So now it’s confirmed, as a matter of legal record, that President Donald Trump organized a scheme to violate federal election laws. He directed his longtime personal attorney to pay at least one woman for silence. That attorney got the money by lying to a bank to get a home-equity line of credit.
It’s a matter of legal record, too, that Trump’s campaign chair was a huge-scale crook. Despite his desperate financial straits, he volunteered to work for Trump for free—and Trump accepted.
These two cases complete the beginnings of the story. They are not the story in full. The Michael Cohen and Paul Manafort cases are like the first rocky outcroppings a ship passes as it makes landfall. They are examples of the kind of people willing to work for Trump—and the way that those people carried on their business. They indicate why one of Trump’s sons would write “I love it” when offered stolen information about the Hillary Clinton campaign by a purported representative of the Russian government, how so much doubtful money flowed into the Trump Organization after 2006, and why Trump dares not publish his tax returns.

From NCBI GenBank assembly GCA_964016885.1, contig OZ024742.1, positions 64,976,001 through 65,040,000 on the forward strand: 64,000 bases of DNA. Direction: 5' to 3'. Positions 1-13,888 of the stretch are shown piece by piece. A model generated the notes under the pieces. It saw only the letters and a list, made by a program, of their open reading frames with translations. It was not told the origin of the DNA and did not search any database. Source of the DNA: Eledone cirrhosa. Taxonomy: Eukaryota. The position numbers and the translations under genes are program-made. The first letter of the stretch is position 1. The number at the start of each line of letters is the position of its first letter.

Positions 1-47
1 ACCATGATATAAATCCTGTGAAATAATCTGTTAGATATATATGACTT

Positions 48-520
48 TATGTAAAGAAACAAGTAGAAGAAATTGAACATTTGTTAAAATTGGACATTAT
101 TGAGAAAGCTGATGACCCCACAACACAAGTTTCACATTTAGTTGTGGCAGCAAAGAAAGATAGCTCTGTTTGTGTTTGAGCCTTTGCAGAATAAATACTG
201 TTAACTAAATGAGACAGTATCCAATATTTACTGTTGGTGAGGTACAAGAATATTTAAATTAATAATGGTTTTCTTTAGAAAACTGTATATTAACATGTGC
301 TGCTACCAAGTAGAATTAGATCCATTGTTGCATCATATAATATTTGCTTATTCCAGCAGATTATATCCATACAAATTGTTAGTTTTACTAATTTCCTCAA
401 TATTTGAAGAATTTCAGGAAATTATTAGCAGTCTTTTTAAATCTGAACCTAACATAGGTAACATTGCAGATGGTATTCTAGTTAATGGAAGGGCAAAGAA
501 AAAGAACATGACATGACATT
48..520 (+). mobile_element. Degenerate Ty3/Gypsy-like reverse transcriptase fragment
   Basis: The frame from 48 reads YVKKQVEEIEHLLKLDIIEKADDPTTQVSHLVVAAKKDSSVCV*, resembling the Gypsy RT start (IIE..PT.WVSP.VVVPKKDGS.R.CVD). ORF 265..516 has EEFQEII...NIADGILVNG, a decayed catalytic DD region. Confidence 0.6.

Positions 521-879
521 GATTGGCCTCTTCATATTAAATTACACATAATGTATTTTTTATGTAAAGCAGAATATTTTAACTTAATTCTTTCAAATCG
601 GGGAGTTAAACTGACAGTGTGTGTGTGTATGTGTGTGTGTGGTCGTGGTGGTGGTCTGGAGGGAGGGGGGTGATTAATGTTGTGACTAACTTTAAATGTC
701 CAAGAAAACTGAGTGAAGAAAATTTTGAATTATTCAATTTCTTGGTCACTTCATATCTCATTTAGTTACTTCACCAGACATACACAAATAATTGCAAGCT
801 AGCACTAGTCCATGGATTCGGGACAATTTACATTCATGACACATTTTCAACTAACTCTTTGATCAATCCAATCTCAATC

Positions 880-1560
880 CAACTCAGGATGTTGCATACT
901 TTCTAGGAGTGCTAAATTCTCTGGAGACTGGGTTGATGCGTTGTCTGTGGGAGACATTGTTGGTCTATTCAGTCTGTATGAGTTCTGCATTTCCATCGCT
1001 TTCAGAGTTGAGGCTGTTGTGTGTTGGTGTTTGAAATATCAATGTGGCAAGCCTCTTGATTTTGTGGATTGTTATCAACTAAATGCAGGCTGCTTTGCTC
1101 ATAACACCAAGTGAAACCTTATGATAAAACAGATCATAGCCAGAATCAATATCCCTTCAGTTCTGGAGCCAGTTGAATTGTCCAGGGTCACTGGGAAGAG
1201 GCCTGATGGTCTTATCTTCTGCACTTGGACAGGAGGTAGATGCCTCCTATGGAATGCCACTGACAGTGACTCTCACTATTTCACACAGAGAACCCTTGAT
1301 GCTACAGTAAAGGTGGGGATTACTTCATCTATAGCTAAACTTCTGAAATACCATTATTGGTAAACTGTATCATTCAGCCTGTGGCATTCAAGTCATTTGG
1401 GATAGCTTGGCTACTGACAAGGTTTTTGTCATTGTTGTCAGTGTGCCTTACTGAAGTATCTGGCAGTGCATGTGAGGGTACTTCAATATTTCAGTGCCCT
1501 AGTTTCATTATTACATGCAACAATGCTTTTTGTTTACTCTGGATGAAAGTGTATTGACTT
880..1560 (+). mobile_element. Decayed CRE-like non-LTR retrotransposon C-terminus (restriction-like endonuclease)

House Speaker Paul Ryan’s office replied to a query from The Washington Post about the Cohen case: “We are aware of Mr. Cohen’s guilty plea to these serious charges. We will need more information than is currently available at this point.” Of course, a major priority of Ryan’s speakership has been to protect himself and his party against unearthing “more information” about Trump’s campaign, Trump’s businesses, and Trump’s finances. But despite his incuriosity, more information will almost certainly head his way, unless …